Experts Predict 100-1500 New TLDs by 2011-2012

Panel predicts number and timing of new TLDs.

Last Friday I had the opportunity to moderate a panel on new top level domain names during Domainer Mardi Gras in New Orleans. Michael Ward did a great job assembling a panel of people from all sides of the new top level domain spectrum:

Mike Rodenbaugh – attorney
Michael Berkens – domainer
Jeffrey Eckhaus – Demand Media
Ken Hansen -Neustar
John Berryhill – attorney

There were certainly some disagreements amongst that group, especially when it came to trademarks, registry/registrar separation, and the point of new TLDs.

I asked each panelist how many unique new TLDs will be applied for in the first round. By “unique”, I mean that if 5 people apply for .money, that’s one unique TLD.

The results were widespread, with 100 on the low end and 1500 on the high end. Four of the five panelists predicted 400 or fewer applications.

How soon can we expect new TLDs? The earliest guess for when a new TLD will be available to the general public was April 2011; the latest was September 2012.


  1. ojohn says

    I wonder if there is going to be a limit on the number of TLDs that can be applied for by any one entity.

    In my opinion there are going to be two types of applicants, those who are going to apply for a TLD that is directly related to their field of operation and those who are going to go after the most popular TLDs that have the highest ROI. In the first category the number of applicants per TLD will probably be limited to the few who have a direct and legitimate interest in that TLD, and the total number of unique TLDs that are going to be applied for in this category will most likely mirror the number of the who’s who in the global arena, anybody who is somebody in the world will probably want to own their own TLD and this includes a lot of the famous companies, organizations, and City and geo Governments around the globe (I estimate this number to be in the range of 3 to 5k). The second category are mostly those who are after the highest ROI and will probably take a chance applying for as many of the generic TLDs that they can afford to. Some of the most popular generic TLDs might end up with having over 20 different applicants. This will be more like a high stakes casino game with a minimum bid of $50k per hand ( per TLD ), I am sure that there are a lot of big corporations and entities with multimillion dollar budgets that can afford to play this game, but I personally am of the opinion that the most popular of the generic TLDs should not be sold, those should be kept and operated as directories by a neutral and not for profit organization for the benefit of all the people. Once these generic TLDs are given out based on some unfair trademarks it will be too late to do anything about it and they will all end up in the hands of a few to enrich the most wealthy and connected amongst us just like what happened when they were dividing up land and mineral rights in the past centuries. Nevertheless if there are no changes in the policy and all the top generic TLDs are allowed to be gobbled up by private entities for their own enrichment then there might be another 3 to 5k unique TLDs for this category which mirrors the number of the most popular generic keywords.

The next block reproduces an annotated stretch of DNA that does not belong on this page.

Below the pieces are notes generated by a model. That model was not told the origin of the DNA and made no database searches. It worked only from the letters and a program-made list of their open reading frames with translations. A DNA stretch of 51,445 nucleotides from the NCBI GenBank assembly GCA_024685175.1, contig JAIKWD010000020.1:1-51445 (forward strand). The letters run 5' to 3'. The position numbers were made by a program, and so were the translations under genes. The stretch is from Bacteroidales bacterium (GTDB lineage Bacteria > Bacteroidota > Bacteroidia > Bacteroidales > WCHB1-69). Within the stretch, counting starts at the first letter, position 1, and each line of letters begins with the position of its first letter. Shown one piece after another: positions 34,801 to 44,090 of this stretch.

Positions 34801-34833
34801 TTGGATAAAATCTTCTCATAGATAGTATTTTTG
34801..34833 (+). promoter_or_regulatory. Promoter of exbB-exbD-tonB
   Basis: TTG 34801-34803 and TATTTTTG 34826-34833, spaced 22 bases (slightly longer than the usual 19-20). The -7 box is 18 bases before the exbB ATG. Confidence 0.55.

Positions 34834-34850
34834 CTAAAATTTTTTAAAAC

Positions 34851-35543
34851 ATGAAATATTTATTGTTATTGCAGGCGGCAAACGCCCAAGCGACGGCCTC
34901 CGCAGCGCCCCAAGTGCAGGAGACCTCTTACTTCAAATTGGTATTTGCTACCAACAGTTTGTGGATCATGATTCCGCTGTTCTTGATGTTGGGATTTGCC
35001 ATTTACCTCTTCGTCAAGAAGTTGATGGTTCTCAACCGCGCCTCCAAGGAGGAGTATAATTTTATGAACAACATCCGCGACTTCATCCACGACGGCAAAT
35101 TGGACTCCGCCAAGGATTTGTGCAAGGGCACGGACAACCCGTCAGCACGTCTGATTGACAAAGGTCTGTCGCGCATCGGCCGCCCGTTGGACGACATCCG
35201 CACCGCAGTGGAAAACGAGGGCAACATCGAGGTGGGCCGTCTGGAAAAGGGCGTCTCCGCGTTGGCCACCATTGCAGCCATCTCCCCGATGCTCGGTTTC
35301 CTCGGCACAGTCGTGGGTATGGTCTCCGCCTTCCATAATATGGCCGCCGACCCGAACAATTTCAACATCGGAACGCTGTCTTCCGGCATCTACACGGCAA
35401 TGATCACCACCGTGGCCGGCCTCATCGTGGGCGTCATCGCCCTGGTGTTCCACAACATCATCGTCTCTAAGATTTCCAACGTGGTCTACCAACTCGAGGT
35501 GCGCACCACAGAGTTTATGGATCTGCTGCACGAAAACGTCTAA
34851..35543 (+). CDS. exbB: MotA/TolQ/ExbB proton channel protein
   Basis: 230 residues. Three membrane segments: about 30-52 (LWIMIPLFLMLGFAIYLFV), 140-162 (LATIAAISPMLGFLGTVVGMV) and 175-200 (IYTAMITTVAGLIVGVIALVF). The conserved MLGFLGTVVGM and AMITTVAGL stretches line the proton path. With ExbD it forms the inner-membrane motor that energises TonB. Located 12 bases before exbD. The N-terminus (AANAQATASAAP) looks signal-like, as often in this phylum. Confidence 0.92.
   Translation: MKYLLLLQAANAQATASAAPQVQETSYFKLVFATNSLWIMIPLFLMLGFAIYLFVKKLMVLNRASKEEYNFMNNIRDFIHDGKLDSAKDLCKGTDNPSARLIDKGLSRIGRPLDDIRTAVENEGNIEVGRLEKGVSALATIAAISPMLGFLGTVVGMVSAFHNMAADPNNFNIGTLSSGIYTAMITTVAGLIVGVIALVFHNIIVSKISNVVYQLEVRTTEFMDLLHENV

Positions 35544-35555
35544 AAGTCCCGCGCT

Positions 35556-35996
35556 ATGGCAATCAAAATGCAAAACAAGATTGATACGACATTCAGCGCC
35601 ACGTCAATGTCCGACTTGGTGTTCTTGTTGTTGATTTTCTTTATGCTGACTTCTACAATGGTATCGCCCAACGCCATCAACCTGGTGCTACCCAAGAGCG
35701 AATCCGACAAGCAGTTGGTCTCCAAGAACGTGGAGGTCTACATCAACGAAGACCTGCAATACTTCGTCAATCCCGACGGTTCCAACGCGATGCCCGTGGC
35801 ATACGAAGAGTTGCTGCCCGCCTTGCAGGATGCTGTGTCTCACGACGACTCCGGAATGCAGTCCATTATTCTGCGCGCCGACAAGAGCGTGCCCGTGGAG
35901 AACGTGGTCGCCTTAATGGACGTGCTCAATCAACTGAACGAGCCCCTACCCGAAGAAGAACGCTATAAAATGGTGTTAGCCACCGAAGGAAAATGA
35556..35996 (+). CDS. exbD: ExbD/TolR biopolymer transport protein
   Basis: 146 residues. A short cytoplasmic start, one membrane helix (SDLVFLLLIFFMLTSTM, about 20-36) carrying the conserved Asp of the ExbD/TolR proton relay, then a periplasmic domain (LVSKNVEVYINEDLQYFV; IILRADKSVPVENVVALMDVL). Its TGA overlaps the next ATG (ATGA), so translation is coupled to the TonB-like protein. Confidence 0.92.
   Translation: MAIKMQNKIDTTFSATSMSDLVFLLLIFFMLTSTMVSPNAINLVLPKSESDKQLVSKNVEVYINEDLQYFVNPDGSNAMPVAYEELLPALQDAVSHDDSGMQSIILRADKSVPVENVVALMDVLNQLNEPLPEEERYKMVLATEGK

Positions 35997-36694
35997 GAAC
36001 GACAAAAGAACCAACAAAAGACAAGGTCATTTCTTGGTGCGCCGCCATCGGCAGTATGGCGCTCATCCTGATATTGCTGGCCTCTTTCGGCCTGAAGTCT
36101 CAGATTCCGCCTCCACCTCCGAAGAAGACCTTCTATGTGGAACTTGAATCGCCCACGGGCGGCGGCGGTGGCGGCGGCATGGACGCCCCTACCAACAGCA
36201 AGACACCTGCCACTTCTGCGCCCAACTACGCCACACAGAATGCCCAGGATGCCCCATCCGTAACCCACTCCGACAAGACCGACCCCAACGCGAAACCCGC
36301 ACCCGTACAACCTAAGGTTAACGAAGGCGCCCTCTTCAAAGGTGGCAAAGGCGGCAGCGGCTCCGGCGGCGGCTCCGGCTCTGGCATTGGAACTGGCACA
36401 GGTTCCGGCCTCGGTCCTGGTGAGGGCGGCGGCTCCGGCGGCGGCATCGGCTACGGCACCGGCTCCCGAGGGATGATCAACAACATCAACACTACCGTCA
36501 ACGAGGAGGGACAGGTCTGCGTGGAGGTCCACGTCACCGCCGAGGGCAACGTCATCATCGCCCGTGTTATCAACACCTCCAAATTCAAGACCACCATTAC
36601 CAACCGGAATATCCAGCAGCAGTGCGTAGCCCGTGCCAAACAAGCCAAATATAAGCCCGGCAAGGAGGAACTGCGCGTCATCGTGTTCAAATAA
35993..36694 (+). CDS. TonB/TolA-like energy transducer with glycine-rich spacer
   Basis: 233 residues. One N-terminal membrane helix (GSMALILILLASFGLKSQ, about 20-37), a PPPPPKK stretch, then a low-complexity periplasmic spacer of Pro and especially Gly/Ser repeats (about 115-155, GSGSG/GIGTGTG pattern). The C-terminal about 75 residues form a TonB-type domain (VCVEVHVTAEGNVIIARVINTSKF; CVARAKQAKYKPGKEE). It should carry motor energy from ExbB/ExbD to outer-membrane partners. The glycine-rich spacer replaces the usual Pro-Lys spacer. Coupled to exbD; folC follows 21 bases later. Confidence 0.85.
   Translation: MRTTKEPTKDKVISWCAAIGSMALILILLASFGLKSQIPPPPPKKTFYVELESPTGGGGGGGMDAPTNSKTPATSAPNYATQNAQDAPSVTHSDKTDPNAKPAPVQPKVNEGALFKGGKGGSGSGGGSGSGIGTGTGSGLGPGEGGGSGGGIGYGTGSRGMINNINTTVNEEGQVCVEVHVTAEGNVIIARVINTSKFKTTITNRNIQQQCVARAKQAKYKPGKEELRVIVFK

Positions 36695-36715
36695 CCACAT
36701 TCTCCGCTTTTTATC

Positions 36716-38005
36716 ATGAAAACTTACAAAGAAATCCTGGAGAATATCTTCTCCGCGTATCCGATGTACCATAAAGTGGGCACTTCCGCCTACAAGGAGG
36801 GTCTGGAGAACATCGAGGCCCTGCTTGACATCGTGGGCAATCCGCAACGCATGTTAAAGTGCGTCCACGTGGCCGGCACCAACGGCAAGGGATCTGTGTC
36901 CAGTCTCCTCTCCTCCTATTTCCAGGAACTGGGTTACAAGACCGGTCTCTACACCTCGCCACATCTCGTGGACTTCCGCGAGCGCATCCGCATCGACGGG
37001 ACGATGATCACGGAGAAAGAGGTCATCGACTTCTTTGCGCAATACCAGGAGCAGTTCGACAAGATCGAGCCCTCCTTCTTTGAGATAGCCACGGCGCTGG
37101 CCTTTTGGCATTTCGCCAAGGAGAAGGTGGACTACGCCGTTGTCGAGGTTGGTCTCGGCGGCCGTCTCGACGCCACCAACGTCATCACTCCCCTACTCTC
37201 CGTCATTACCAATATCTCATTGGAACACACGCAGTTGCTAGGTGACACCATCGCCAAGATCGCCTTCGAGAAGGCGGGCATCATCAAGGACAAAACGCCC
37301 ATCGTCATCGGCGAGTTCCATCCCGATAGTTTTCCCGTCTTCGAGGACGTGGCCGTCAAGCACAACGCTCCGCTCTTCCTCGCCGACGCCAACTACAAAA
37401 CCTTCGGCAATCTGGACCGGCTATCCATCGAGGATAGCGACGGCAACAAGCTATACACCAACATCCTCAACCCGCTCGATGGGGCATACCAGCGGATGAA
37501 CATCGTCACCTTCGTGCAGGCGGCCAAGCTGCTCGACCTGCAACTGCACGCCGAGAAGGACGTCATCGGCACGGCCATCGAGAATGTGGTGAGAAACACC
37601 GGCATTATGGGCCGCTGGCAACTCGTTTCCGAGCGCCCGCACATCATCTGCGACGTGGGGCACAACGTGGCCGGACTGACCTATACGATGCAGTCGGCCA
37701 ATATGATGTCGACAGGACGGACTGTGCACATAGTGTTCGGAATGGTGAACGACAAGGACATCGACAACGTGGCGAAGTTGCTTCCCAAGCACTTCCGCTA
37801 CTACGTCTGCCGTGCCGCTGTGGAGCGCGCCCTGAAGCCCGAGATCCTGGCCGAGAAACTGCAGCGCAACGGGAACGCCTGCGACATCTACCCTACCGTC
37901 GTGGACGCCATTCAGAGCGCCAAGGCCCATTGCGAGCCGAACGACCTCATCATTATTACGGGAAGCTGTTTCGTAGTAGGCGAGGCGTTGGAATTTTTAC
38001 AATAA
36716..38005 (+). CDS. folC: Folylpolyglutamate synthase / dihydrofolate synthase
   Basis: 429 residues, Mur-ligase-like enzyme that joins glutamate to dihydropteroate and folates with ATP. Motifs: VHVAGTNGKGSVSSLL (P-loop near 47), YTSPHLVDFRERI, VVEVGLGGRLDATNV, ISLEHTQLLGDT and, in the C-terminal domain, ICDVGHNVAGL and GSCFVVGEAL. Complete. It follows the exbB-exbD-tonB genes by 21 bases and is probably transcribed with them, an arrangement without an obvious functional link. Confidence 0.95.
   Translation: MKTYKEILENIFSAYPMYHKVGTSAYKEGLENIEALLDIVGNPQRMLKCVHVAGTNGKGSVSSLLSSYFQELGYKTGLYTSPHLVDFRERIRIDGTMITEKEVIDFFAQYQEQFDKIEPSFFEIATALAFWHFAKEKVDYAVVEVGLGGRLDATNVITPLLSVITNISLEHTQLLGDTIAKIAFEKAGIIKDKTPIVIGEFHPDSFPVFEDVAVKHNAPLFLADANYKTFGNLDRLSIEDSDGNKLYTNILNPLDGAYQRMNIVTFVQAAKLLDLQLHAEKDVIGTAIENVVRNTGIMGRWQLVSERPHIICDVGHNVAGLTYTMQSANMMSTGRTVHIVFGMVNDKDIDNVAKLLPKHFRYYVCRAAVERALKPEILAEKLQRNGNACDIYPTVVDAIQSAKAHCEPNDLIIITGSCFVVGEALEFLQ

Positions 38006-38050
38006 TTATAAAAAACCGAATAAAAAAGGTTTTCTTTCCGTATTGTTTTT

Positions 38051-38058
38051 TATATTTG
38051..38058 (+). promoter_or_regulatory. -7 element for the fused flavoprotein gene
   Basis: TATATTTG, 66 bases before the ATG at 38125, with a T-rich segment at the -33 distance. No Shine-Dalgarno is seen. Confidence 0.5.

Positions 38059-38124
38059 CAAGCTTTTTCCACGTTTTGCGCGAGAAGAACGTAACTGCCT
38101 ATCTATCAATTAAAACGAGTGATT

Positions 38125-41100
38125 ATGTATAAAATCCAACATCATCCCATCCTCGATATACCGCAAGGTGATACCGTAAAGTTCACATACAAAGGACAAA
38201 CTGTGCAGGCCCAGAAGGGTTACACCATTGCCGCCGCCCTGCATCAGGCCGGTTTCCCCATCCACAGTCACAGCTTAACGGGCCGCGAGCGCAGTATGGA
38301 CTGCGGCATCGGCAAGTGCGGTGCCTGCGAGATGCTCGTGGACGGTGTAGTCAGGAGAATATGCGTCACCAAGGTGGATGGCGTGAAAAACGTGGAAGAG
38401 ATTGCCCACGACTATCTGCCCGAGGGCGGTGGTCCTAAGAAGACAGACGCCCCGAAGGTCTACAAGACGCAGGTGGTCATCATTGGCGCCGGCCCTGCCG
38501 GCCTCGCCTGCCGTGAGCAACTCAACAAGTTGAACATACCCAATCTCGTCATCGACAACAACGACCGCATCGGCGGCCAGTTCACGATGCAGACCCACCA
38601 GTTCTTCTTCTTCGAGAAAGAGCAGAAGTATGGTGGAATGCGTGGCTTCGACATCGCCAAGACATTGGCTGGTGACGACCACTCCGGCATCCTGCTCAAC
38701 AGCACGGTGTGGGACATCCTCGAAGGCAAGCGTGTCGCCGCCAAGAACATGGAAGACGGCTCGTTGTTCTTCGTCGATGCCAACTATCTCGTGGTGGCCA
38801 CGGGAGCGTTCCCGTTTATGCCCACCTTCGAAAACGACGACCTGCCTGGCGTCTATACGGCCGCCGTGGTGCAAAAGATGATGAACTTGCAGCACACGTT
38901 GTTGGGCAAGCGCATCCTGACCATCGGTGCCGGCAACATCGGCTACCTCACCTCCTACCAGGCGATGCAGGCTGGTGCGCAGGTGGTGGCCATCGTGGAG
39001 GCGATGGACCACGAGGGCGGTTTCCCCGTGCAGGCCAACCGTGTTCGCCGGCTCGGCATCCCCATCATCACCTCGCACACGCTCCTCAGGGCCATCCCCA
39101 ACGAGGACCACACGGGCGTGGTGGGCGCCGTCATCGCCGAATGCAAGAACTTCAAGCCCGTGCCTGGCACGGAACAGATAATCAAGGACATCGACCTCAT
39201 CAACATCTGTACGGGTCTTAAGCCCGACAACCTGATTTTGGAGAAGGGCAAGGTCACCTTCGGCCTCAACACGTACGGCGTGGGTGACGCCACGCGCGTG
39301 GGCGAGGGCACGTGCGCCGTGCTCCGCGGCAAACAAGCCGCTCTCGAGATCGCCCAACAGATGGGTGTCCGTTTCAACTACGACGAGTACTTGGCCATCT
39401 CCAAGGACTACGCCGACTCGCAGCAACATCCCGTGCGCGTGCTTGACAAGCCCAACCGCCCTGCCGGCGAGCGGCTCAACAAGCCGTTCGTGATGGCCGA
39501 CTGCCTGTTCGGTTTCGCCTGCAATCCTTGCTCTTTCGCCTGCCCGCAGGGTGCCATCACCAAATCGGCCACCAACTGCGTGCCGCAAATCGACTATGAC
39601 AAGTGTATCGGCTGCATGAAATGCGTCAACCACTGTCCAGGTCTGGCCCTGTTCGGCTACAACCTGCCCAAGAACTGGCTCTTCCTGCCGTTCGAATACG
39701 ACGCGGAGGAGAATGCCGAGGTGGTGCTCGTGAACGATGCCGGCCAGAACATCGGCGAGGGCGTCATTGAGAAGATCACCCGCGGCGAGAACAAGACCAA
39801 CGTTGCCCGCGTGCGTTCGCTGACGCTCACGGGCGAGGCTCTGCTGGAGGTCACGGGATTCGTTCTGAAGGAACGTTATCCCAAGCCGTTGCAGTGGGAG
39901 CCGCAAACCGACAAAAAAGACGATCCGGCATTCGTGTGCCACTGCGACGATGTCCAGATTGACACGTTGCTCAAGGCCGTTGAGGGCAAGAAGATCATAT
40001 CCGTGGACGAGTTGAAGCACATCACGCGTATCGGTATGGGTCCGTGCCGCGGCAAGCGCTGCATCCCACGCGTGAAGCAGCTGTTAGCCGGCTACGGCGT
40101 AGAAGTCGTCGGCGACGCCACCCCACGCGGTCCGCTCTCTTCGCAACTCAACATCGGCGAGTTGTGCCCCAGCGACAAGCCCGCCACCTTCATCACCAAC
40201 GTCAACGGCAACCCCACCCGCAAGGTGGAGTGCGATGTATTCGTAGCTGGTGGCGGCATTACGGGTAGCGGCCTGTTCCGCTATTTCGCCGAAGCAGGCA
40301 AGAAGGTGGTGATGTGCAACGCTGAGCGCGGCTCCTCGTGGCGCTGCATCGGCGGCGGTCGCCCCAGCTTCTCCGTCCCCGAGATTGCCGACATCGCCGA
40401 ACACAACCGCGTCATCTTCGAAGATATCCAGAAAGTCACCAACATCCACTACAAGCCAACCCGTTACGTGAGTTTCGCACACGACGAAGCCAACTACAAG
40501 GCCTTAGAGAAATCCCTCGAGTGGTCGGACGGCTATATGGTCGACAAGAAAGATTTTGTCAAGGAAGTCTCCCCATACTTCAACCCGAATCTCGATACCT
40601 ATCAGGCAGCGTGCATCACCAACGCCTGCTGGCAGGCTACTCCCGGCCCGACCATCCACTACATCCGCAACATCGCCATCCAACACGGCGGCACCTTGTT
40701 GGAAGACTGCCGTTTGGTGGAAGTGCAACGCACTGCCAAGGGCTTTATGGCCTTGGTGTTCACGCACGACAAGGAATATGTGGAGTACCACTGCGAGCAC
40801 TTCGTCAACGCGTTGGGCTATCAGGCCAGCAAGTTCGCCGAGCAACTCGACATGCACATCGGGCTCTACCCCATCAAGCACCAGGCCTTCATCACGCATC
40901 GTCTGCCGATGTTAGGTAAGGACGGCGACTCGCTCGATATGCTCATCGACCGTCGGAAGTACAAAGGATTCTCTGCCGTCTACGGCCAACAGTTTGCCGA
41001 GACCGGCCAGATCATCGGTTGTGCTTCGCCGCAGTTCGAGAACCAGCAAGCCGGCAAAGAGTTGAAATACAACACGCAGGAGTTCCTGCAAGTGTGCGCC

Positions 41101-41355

Ironically delaying the new TLDs is going to result in even more applicants hence increasing the number of the unique TLDs in the first round. The more the new TLDs are delayed the more people will have the opportunity to find out about this program specially after ICANN starts their World wide new TLD introduction campaign.

    (Just my opinion)

  2. says

    I would be interested in hearing how a certain member from the panel came up with 1500 new gTLDs by 2012? Based on popular latin TLDs strings I can account for roughly 100-150, that would leave 1400 to IDNs, city names, and corporation TLDs. Maybe if each of the Global 1000 companies applied for gTLDs we could see this number.

  3. Jade says

    Experts?….LOL….I was there at DMG and heard them.

    It sounded more like opportunists willing to do anything at the expense of the public.

    .com is still a wasteland…..who in their right mind thinks another extension is going to explode in registrations, developement, and ultimately growth?

    These guys are gluttonous money-grubbers only thinking about their retirement yachts.

  4. says

    Andrew — Back in Tampa and catching up on several items. Great job on moderating the new TLD session at Domainer Mardi Gras. The feedback has been tremendous. Based on several blog postings as a follow up to this panel, both on your site and others, IMO it accomplished my objectives.

    Finally, we had a meaningful discussion, outside of the ICANN process, on new TLDs. Kudos to the experts on the panel for agreeing to come together and participate in the session. They certainly didn’t have to and easily could have declined the invitation. But they sat on the panel, discussed, debated and brought more awareness to the topic of new TLDs.

    Thank you Jeff Eckhaus, Mike Rodenbaugh, Michael Berkens. Ken Hansen, John Berryhill and Andrew Allemann for making it happen.

    Mission accomplished.


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